Improving the characterization of dissolved organic carbon in cloud water: Amino acids and their impact on the oxidant capacity
Example HPLC chromatograms obtained from samples 2 and 9.
© Copyright Policy - open-access
Related In: Results  -  Collection

License
Show All Figures
getmorefigures.php?uid=PMC5120292&req=5

f5: Example HPLC chromatograms obtained from samples 2 and 9.
Mentions: Cloud water samples were filtered immediately after collection using a 0.45-μm polytetrafluoroethylene (PTFE) filter to eliminate any microorganisms or particles. The solutions were stored at 255 K in the dark before analysis. The derivatization adopted was based on a previous method described by Ishida et al.44 and adapted to the cloud water analysis of primary AAs. Essentially, the -NH2 groups of primary AAs react with o-phthalaldehyde (OPA) to form a fluorescent derivative in the presence of a thiol group (here, mercaptopropionic acid [MPA]), which acts as a reaction catalyst. Secondary AAs were previously reported to be unreactive with OPA. After reacting with OPA, the cloud water samples were analysed by high-performance liquid chromatography (HPLC; Shimadzu Nexera equipped with an autosampler/pretreatment unit (SIL-30AC). For this purpose, 30 μL of MPA (7.7 mM in 0.1 M borate buffer), 15 μL of OPA (15.0 mM in 0.1 M borate buffer) and 5 μL of sample were mixed in a vial, and after 35 min, which is the length of time required for complete complexation, 20 μL of the solution was injected. Chemicals were purchased from Sigma-Aldrich and all solutions were prepared using MilliQ water (≥18.2 MΩ cm). The derivatized compounds were separated with an HPLC column (Shimadzu Shim-pack XR-ODS; 3.0 × 100 mm, Ø 2.2 μm porous particles) and eluted at a flow rate of 0.7 mL min−1 using a gradient program with two eluents: eluent A (10 mM phosphate buffer, pH 6.8) and eluent B (acetonitrile, methanol and water 45:45:10 v/v/v). The gradient elution was as follows: initially, 10% of (B); a linear gradient to 75% (B) within 15 min; a faster increase of (B) to 100% in 1 min (corresponding to 16 min of elution); and constant (B) for an additional 5 min. A fluorescence detector (RF-20A XS) was used to detect AA-OPA derivatives at an excitation wavelength (λex)/emission wavelength (λem) 350/450 nm (Fig. 5 shows the HPLC chromatograms of samples 2 and 9).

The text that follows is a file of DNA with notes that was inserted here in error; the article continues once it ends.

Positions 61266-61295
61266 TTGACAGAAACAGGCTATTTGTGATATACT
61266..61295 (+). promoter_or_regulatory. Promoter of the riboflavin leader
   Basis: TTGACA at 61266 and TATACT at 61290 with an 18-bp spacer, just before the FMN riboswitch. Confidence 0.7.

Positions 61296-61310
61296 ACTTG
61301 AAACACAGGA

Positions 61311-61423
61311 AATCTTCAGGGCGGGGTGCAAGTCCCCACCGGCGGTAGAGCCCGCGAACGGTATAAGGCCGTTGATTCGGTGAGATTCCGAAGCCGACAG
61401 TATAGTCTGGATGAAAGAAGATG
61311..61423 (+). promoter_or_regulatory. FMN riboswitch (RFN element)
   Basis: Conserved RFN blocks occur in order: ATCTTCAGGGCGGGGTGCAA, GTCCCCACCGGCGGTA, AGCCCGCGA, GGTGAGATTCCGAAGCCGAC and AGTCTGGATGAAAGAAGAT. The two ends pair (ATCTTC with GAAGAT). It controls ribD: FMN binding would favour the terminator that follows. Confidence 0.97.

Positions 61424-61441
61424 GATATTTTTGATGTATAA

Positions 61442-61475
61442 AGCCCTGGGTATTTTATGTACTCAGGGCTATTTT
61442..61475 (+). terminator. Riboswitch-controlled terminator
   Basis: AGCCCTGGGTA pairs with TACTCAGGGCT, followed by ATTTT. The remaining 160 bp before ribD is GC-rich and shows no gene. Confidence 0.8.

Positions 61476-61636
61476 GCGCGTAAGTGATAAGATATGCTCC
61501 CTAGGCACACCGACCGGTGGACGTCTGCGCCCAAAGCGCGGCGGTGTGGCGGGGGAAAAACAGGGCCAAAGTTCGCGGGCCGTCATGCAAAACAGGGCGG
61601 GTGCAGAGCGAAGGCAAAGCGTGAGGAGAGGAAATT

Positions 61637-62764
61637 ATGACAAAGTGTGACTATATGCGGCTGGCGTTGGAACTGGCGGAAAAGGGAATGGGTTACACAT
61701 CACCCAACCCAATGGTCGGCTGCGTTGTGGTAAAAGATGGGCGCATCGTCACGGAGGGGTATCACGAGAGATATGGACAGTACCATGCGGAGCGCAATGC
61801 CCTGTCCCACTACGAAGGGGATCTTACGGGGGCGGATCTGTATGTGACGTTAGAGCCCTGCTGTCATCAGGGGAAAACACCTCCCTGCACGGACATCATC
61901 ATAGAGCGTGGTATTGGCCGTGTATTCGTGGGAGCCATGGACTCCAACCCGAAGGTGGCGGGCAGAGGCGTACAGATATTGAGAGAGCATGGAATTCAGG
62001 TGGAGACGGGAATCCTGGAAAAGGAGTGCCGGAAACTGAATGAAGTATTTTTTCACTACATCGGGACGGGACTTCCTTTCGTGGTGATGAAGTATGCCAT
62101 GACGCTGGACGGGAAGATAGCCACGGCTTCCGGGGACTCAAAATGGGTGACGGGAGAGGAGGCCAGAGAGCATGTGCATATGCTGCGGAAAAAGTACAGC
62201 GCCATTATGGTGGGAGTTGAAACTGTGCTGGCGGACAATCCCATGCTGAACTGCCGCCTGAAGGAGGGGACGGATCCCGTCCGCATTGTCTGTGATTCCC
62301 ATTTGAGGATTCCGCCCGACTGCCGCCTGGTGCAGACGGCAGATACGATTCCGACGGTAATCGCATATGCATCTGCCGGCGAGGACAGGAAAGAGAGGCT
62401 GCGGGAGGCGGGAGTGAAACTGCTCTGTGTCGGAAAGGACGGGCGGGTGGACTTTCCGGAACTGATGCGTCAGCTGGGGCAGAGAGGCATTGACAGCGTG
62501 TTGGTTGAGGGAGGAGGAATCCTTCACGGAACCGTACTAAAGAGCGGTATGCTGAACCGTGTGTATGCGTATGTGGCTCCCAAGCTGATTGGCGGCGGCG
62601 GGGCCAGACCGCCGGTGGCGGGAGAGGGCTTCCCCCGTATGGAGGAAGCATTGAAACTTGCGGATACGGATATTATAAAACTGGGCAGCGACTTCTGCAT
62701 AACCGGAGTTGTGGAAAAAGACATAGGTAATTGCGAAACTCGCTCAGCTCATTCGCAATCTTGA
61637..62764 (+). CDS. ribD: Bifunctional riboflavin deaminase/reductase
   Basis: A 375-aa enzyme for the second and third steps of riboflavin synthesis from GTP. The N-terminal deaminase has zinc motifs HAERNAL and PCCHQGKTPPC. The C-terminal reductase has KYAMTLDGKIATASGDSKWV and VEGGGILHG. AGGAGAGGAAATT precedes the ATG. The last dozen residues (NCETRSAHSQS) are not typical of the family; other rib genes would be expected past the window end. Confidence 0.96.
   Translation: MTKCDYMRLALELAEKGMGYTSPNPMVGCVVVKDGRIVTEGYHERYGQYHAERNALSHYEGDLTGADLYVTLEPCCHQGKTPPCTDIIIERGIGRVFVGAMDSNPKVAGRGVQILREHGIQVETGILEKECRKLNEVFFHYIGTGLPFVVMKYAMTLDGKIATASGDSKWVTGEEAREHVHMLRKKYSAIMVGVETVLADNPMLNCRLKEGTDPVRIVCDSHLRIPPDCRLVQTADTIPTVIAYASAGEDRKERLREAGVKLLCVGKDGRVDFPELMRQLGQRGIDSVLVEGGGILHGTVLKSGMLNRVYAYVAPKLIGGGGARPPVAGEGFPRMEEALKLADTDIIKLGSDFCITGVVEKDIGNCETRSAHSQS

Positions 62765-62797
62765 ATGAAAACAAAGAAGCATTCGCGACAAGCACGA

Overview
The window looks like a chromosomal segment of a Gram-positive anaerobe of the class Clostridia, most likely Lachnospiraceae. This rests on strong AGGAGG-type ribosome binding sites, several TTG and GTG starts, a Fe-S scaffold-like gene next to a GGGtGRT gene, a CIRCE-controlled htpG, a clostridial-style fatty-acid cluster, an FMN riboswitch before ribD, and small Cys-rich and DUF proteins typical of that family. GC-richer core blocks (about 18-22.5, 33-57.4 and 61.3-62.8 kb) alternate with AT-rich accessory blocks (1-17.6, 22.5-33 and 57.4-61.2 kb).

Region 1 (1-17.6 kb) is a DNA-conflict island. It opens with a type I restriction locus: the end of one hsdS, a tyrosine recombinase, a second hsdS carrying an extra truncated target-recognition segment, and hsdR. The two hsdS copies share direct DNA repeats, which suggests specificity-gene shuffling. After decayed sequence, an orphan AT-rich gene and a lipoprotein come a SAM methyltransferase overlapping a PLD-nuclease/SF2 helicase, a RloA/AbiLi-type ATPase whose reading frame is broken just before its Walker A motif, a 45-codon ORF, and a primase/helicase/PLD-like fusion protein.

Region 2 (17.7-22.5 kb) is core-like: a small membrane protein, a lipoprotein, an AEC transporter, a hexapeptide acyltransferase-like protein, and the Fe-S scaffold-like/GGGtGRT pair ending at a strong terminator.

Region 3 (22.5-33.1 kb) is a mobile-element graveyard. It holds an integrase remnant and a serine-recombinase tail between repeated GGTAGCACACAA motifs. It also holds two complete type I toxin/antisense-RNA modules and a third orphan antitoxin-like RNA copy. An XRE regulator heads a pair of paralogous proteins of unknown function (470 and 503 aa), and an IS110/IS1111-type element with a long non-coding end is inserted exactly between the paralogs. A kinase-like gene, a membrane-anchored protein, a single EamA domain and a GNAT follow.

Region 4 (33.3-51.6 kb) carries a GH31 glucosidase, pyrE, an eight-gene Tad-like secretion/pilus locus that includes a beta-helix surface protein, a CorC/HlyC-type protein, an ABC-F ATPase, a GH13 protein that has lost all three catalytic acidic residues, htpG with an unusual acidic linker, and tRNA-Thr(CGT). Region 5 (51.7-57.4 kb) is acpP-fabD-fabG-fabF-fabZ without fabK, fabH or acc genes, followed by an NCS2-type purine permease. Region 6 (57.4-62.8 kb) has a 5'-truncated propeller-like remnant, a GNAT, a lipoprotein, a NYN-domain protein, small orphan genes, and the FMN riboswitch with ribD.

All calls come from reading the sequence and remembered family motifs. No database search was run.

View Article: PubMed Central - PubMed

ABSTRACT

Improving our understanding of cloud chemistry depends on achieving better chemical characterization (90% of the organic carbon [OC] fraction remains uncharacterized) and, consequently, assessing the reactivity of this complex system. In this manuscript, we report for the first time the concentrations of 16 amino acids (AAs) in 25 cloud water samples. The concentrations of individual AAs ranged from a few nM up to ~2.0 μM, and the average contribution of AAs corresponded to 9.1% (4.4 to 21.6%) of the dissolved OC (DOC) concentration. Considering their occurrence and concentrations, AAs were expected to represent an important hydroxyl radical (HO•) sink in aqueous cloud samples. In this work, we estimated that approximately 17% (from 7 to 36%) of the hydroxyl radical-scavenging ability of the DOC could be attributed to the presence of AAs, whereas comparing the AAs suggested that an average of 51% (from 22 to 80%) of their reactivity with HO• could account for the presence of tryptophan. These results clearly demonstrate that the occurrence and reactivity of AAs must be considered to better estimate the chemical composition and oxidant capacity of the cloud aqueous phase.

No MeSH data available.